To that end, Clinton says she supports a constitutional amendment barring it.
“We need to fix our dysfunctional political system and get unaccountable money out of it once and for all, even if that takes a constitutional amendment,” Clinton said at the first event of her 2016 presidential run, speaking to students and teachers at Kirkwood Community College in Monticello, Iowa.
Clinton has said similar things in the past--just not as strongly. In 2014, for instance, she said she would consider such a measure, MSNBC reported at the time.
The Democratic frontrunner is expected to be supported in her bid by Priorities USA Action, the super PAC that helped President Obama defeat Mitt Romney in 2012. While super PAC support may seem contradictory with Clinton's complaint against political money, it isn't: Super PACs disclose their donors and are not considered "unaccountable" in the same way as nonprofit 501c4 groups, which can also take in unlimited donations from people and corporations, but which do not disclose their sources of money.
Clinton also backed President Obama's call for free community college.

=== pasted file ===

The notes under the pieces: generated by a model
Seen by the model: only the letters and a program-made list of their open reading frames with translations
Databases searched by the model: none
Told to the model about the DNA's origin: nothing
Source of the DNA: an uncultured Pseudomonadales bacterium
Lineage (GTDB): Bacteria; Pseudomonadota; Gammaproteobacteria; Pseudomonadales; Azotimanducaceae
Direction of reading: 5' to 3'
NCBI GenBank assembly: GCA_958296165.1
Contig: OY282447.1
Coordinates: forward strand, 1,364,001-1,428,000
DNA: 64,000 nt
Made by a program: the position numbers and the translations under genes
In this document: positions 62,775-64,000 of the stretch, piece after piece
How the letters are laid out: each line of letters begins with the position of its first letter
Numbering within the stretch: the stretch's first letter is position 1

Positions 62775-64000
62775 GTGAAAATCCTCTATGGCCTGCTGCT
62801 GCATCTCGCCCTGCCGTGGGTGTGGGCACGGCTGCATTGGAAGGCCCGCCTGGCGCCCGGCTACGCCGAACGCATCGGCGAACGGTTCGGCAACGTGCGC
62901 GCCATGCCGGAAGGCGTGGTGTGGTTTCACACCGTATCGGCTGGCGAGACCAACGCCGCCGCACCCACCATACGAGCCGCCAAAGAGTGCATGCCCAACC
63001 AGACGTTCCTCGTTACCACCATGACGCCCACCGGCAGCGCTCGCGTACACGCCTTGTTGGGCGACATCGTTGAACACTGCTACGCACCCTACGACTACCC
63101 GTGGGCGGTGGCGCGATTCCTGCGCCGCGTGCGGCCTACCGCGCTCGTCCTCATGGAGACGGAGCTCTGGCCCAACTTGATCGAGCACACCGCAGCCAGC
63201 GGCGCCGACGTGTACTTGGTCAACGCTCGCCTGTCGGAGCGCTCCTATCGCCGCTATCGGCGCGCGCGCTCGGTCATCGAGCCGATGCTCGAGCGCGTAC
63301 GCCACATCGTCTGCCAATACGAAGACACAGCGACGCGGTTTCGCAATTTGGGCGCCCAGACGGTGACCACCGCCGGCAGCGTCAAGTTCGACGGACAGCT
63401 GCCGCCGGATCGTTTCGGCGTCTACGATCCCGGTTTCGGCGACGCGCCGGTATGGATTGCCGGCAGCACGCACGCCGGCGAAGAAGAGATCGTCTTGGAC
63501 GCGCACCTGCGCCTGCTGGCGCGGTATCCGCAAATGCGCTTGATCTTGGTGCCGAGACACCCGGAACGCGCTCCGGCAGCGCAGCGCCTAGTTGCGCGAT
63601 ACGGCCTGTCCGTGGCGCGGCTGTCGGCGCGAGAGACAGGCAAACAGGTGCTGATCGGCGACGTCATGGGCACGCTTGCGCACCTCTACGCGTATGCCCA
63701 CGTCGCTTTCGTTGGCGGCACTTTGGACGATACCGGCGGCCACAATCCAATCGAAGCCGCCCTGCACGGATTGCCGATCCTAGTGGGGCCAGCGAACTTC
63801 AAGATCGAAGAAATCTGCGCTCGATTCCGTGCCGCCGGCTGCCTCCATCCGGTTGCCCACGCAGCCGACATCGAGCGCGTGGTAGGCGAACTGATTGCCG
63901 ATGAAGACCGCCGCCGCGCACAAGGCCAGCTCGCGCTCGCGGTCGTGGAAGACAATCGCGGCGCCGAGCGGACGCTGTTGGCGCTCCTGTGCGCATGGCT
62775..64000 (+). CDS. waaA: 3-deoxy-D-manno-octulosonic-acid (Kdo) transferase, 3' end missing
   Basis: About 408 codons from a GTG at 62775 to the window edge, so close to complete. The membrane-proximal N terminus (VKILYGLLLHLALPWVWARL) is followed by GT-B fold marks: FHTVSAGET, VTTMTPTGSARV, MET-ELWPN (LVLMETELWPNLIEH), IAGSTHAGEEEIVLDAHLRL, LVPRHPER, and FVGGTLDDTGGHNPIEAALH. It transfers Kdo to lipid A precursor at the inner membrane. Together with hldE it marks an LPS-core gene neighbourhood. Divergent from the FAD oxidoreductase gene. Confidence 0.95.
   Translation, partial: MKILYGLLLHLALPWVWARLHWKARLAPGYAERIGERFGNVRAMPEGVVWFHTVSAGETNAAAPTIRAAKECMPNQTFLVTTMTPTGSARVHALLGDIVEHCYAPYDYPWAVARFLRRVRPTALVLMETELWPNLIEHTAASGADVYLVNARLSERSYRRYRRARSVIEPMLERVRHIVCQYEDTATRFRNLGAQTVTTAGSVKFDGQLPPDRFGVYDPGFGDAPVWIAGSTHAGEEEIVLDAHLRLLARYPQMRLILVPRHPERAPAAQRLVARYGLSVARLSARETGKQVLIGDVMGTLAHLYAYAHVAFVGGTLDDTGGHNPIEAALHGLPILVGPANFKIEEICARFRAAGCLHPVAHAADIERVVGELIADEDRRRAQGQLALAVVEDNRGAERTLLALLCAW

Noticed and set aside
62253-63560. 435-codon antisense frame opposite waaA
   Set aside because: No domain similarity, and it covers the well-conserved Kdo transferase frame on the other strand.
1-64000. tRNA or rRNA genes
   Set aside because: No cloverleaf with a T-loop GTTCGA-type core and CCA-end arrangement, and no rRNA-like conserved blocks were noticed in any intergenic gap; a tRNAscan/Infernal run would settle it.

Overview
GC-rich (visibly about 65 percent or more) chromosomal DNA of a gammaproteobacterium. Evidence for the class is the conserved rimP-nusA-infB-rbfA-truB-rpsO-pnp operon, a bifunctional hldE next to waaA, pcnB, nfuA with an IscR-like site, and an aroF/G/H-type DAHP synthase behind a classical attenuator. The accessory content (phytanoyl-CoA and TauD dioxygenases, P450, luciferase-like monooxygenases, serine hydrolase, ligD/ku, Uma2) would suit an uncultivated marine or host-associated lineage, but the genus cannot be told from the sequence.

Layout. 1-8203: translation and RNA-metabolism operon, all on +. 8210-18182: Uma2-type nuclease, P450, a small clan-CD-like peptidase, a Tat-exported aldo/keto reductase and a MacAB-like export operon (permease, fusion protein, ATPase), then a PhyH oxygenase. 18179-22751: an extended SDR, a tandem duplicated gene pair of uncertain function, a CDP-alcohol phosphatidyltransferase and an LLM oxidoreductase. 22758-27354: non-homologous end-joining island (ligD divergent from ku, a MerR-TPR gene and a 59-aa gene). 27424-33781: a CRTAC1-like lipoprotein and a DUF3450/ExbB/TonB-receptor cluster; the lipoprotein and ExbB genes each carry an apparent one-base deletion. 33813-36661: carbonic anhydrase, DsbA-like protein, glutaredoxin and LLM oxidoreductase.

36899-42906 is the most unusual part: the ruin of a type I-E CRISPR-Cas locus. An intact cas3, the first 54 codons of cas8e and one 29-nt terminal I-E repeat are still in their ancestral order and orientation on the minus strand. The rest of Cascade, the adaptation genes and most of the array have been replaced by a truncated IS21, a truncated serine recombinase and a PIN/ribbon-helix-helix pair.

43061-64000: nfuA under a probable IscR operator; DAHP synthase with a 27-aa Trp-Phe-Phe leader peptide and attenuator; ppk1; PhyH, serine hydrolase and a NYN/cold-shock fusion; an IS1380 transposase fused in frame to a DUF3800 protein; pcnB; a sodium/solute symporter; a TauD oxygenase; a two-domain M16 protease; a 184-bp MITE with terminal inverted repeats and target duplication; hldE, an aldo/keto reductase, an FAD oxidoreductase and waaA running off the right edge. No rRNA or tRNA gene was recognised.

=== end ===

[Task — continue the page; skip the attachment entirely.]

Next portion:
"I fully support President Obama's plan to make community college free," Clinton said.
The community-college roundtable discussion was the first of what Clinton's campaign has described as a series of smaller, more intimate events in Iowa, where the former secretary of State will listen to voters on an array of issues.
Sitting at the head of several folding tables, Clinton asked the small group of attendees about their experiences as students paying tuition and planning their lives, and as educators seeking to help students along the way.
After officially announcing her candidacy this week, Clinton traveled to Iowa in a van she dubbed "Scooby," making a surprise stop at Chipotle along the way. Her campaign has not yet publicly disclosed a full list of the events she'll attend while she's in the state.